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NZ businesses focused on down-home issues, not global ones

14 June 2018

NZ businesses focused on down-home issues, not global ones

A new survey has revealed Kiwi businesses expect technological change and an ageing population to have more impact on their operations than globalisation and the rise of Asia.

Of the nine ‘global megatrends’ identified in the Chartered Accountants Australia and New Zealand (CA ANZ) survey of 500 New Zealand business leaders, nearly a quarter (24 percent) rated technology as having the biggest effect. At the other end of the scale, climate change and resource scarcity were picked to have the least impact (both 7 percent of businesses).

The ageing population (16 percent) was also on many business leaders’ minds. Like climate change and resource scarcity, growth in Asia (8 percent) was low down on the list. (See attached graph for details).

Geraldine Magarey, CA ANZ’s Leader Policy and Thought Leadership said the survey for CA ANZ’s Future of Business report shows greater concern over local forces than global ones.

“Businesses are very focused on the here and now – what’s happening directly with their businesses, and with the local economy, rather than the ‘big’ issues such as globalisation which policy makers and commentators sometimes emphasise.

“That’s perfectly logical, but businesses need to remember that they are not immune from global forces.

“At some stage they will have an impact.”

The survey asked businesses on both sides of the Tasman about their views on the future in the face of unprecedented levels of uncertainty and competition.

The results found that 55 per cent of Trans-Tasman businesses that reported being above-average in terms of agility are also experiencing above-average revenue growth – a clear sign that adapting to changing conditions helps businesses prosper.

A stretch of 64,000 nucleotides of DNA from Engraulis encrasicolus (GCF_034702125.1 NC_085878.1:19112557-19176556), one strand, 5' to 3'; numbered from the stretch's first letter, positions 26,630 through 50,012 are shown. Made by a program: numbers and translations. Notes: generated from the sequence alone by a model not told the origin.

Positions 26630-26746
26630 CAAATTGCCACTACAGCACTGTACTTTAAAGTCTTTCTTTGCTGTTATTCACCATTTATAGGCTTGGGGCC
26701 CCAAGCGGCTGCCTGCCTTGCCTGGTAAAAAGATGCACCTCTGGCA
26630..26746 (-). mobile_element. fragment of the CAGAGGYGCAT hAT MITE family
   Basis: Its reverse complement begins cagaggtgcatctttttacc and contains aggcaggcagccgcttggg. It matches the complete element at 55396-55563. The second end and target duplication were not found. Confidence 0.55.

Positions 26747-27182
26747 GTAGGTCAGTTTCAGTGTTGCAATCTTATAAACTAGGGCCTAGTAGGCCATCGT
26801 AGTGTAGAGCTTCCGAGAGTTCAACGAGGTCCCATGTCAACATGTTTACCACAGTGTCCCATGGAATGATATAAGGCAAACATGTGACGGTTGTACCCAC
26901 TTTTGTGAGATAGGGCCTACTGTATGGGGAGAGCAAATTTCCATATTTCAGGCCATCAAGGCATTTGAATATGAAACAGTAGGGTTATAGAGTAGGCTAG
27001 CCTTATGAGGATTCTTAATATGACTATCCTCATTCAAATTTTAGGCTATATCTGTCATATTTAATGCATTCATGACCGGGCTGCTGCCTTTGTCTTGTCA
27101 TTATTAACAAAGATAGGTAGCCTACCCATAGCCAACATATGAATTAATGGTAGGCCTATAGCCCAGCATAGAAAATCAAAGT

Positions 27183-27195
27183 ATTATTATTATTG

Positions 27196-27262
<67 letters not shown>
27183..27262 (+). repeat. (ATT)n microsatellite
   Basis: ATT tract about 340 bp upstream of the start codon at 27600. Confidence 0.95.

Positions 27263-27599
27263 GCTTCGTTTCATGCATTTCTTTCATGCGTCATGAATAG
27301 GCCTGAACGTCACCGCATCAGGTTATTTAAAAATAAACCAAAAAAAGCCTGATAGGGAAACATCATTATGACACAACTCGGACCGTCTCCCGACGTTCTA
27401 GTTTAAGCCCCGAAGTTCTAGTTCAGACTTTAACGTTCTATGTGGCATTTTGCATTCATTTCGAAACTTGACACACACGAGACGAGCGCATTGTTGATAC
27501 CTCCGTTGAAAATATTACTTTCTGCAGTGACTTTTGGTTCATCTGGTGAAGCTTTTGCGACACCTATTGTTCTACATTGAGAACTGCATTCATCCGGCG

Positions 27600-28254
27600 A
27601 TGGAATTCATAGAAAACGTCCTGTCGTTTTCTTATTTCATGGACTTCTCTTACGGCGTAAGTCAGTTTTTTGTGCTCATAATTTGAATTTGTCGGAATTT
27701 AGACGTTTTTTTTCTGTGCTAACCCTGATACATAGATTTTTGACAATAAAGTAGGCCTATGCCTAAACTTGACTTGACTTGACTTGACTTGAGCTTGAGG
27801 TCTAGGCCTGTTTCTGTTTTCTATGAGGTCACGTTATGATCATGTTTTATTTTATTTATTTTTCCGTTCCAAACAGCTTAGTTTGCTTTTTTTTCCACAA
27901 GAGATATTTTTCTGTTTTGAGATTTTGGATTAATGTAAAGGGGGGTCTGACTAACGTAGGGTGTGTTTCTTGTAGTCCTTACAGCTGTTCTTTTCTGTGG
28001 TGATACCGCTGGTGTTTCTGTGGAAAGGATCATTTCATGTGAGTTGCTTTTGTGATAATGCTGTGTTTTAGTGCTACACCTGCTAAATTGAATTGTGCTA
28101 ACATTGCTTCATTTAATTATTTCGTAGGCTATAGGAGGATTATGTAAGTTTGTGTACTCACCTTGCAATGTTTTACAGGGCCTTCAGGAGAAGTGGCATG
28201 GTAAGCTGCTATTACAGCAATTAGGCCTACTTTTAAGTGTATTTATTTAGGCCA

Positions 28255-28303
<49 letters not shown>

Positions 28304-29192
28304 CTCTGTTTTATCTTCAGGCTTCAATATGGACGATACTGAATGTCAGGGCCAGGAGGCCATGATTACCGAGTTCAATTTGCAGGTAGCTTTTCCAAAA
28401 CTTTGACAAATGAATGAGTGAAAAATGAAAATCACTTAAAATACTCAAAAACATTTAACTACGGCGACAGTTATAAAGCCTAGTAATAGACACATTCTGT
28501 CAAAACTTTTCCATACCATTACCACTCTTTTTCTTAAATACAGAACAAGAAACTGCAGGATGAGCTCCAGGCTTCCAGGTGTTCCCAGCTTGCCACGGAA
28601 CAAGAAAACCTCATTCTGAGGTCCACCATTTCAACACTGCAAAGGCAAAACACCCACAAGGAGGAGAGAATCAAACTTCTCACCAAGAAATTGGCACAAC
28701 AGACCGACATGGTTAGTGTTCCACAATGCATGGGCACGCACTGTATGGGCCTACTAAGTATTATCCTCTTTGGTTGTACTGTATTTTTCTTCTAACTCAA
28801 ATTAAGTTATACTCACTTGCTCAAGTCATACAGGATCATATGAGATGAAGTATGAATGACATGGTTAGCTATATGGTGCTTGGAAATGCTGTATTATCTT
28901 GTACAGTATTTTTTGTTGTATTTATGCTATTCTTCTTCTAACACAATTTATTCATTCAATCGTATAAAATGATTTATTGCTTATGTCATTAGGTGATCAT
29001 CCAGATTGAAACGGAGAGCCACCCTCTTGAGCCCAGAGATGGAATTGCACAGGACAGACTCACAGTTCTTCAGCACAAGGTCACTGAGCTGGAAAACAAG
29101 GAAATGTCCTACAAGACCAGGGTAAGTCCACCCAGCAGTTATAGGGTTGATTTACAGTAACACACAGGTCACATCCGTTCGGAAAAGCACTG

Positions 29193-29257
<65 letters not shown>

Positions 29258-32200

Magarey said the report shows there is a lot businesses can do to reach their financial goals in the midst of constant change and the next wave of technology.

“The size of a business can affect its agility, and the biggest issue today is leanness, with more than two in five businesses in Australia and New Zealand saying they have underutilised resources.

“Pleasingly, many businesses know they need to be more proactive in considering these issues, with two in five planning to review their business model more frequently in the future.

“What businesses are focusing on is dependent on their size. Large businesses are prioritising increasing customer satisfaction and investing in digital, while small businesses are focused on improving cash flow and marketing methods.”

More than half of surveyed businesses are not currently using any exponential technologies, which include artificial intelligence, robotics, drones, 3D printing, blockchain and autonomous vehicles. However three in five are expecting to take up at least one of them in five years’ time.

“While all exponential technologies won’t apply to every business, those who fail to embrace new opportunities risk missing out,” said Magarey.

The research shows that in Australia and New Zealand larger firms are more likely to have taken up exponential technologies, and to say that they will adopt them in the future, which may be due to either greater awareness or more capital to invest.

A full copy of the Future of Business report can be found here.

Key findings

• Australasian businesses expect technological change and an aging population to have more impact on their operations than globalisation and the rise of Asia.
• 55% of Australian and New Zealand businesses who reported being above average in terms of agility were also experiencing above-average revenue growth.
• More than half (58%) of Trans-Tasman businesses in our survey are not currently using any exponential technologies, being robotics, drones, 3D printing, blockchain, autonomous vehicles and artificial intelligence. Three in five surveyed businesses expect to have taken up any of the next wave of ‘exponential’ technologies in five years’ time.
• Larger Australian and New Zealand firms are more likely to have taken up exponential technologies, and to say that they will adopt them in the future.
• Three quarters of Australian and New Zealand businesses are positive about their outlook over the next five years.


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